Always wear a clean, crisp uniform. Your desire for individual expression in clothing should be limited to your underwear. If everyone in your agency always looks the same, it will impart a “brand-name,” professional image. Leave shirts or hats with non-agency logos at home.

Continue Reading

Wear your ID tag with the picture facing out, preferably on your shoulder or upper chest, so people can read it easily when talking to you. Wearing your tag makes everyone’s job easier. On a hot call, it enables anyone who doesn’t know your name to get your attention. If you don’t like your name tag for some reason, such as the photo, get a new one that you can be happy with. Everyone wants to know whom they are dealing with, so help them out and wear your name proudly.

Dispatching EMS
Dispatch is obviously an integral part of the EMS system. Communicating consistently and clearly, even when the system is slow, keeps everyone primed for action.

Dispatchers
Your dispatch style should be consistent and clear so crews can get used to you and be able to follow your thinking. Little things like cutting yourself out will frustrate your crews. Find a middle-speed speaking voice and modulate your voice to highlight important information. Too fast and information will be lost; too slow and we’ll all be bored! Deliver the same information in the same order so the crew will know what comes next. Try to anticipate important information a crew might request in a special situation, e.g., a contact agency, phone number or individual.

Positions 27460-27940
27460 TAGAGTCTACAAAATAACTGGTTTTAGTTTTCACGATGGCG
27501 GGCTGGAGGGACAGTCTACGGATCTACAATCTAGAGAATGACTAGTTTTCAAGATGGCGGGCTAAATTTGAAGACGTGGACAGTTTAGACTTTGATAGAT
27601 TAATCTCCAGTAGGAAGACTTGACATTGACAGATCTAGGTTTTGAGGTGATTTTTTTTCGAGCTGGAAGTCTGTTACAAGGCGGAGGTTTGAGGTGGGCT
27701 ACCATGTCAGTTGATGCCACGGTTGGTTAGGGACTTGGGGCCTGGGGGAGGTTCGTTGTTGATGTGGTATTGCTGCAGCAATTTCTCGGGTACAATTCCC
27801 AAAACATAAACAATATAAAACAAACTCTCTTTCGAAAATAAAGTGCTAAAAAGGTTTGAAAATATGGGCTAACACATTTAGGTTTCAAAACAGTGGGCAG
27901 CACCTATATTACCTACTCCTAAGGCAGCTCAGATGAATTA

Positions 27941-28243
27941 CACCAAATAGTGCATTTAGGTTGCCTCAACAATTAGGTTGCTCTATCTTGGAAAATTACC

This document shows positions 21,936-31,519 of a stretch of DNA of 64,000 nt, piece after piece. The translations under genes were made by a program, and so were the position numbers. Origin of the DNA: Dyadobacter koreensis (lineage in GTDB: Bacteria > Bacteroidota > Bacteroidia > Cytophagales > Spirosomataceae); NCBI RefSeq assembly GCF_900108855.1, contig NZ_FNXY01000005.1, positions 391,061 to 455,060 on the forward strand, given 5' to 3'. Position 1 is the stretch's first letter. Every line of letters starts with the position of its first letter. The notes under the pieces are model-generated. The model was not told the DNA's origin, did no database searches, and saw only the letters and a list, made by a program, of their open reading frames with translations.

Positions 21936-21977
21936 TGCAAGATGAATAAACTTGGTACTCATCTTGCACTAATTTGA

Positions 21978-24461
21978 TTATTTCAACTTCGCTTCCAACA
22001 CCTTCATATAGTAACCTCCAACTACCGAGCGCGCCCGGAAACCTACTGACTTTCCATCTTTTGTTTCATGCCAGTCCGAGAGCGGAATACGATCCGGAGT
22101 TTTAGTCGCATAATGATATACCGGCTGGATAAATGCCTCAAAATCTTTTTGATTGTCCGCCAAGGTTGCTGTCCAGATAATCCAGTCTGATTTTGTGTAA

When taking calls, be friendly and helpful. Resist the urge to yell or be short with an upset caller. If they are not giving you the information you need to dispatch the call, don’t threaten them with “If you can’t tell me, I can’t help you.” They may look for someone else who can. Realize that most people don’t have to deal with emergencies every day. Help them help you. Explain as clearly as you can: “I want to help you, but I need some more information. Is there anyone else who can give it?”

Focusing the caller on specific details may help them slow down when their minds are moving too fast. Ask, “Is the patient breathing?” and if they say “I don’t know!” direct them to look at the patient’s chest. Is it going up and down?

If you are responsible for dispersing your units, try to be compassionate about their needs for food or personal errands. Maybe they’ll bring you a double French vanilla latte cappuccino once in a while. Try to rotate crews out of disliked coverage areas so one unit doesn’t get stuck there all the time. By fostering a team effort, calls will get out better and patients will be better served. Be fair! If you play favorites with a crew, you will quickly alienate the other crews.

Field Staff
It’s easy to think that all dispatch has to do is sit in a chair and rouse themselves when a call comes. The crews have to read maps, drive, treat the patient, carry them down stairs and face the possibility of getting vomited on every day. We may not realize how difficult the CAD can be to operate and how dispatchers may be performing multiple tasks that we may not be aware of. The phone constantly rings in dispatch!